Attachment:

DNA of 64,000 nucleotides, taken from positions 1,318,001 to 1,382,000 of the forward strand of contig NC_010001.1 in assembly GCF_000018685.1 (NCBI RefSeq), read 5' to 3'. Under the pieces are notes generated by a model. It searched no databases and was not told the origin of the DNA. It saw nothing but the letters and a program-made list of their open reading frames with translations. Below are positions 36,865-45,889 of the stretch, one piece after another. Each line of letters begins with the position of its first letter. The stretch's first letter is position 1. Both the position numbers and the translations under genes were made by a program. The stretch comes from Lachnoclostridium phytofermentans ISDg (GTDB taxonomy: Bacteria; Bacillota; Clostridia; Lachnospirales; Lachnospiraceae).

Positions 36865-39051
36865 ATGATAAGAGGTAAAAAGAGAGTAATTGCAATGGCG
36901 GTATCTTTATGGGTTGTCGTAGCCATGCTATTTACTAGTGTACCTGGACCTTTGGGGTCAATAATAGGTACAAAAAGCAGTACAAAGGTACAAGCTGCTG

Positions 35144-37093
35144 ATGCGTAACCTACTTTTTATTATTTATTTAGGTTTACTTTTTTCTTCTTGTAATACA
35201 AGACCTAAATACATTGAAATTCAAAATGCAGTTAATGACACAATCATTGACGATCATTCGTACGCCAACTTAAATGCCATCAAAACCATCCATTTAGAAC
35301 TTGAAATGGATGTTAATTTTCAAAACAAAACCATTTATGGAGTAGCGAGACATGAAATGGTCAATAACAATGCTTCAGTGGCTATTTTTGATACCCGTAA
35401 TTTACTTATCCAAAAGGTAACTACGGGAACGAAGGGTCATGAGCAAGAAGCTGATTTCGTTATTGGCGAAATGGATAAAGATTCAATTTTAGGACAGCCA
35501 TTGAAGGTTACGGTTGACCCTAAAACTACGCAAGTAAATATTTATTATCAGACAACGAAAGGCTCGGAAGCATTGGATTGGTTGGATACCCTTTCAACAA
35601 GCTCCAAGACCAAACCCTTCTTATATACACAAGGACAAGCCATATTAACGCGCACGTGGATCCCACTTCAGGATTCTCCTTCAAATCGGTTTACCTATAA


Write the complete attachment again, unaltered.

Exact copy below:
DNA of 64,000 nucleotides, taken from positions 1,318,001 to 1,382,000 of the forward strand of contig NC_010001.1 in assembly GCF_000018685.1 (NCBI RefSeq), read 5' to 3'. Under the pieces are notes generated by a model. It searched no databases and was not told the origin of the DNA. It saw nothing but the letters and a program-made list of their open reading frames with translations. Below are positions 36,865-45,889 of the stretch, one piece after another. Each line of letters begins with the position of its first letter. The stretch's first letter is position 1. Both the position numbers and the translations under genes were made by a program. The stretch comes from Lachnoclostridium phytofermentans ISDg (GTDB taxonomy: Bacteria; Bacillota; Clostridia; Lachnospirales; Lachnospiraceae).

Positions 36865-39051
36865 ATGATAAGAGGTAAAAAGAGAGTAATTGCAATGGCG
36901 GTATCTTTATGGGTTGTCGTAGCCATGCTATTTACTAGTGTACCTGGACCTTTGGGGTCAATAATAGGTACAAAAAGCAGTACAAAGGTACAAGCTGCTG

Positions 35144-37093
35144 ATGCGTAACCTACTTTTTATTATTTATTTAGGTTTACTTTTTTCTTCTTGTAATACA
35201 AGACCTAAATACATTGAAATTCAAAATGCAGTTAATGACACAATCATTGACGATCATTCGTACGCCAACTTAAATGCCATCAAAACCATCCATTTAGAAC
35301 TTGAAATGGATGTTAATTTTCAAAACAAAACCATTTATGGAGTAGCGAGACATGAAATGGTCAATAACAATGCTTCAGTGGCTATTTTTGATACCCGTAA
35401 TTTACTTATCCAAAAGGTAACTACGGGAACGAAGGGTCATGAGCAAGAAGCTGATTTCGTTATTGGCGAAATGGATAAAGATTCAATTTTAGGACAGCCA
35501 TTGAAGGTTACGGTTGACCCTAAAACTACGCAAGTAAATATTTATTATCAGACAACGAAAGGCTCGGAAGCATTGGATTGGTTGGATACCCTTTCAACAA
35601 GCTCCAAGACCAAACCCTTCTTATATACACAAGGACAAGCCATATTAACGCGCACGTGGATCCCACTTCAGGATTCTCCTTCAAATCGGTTTACCTATAA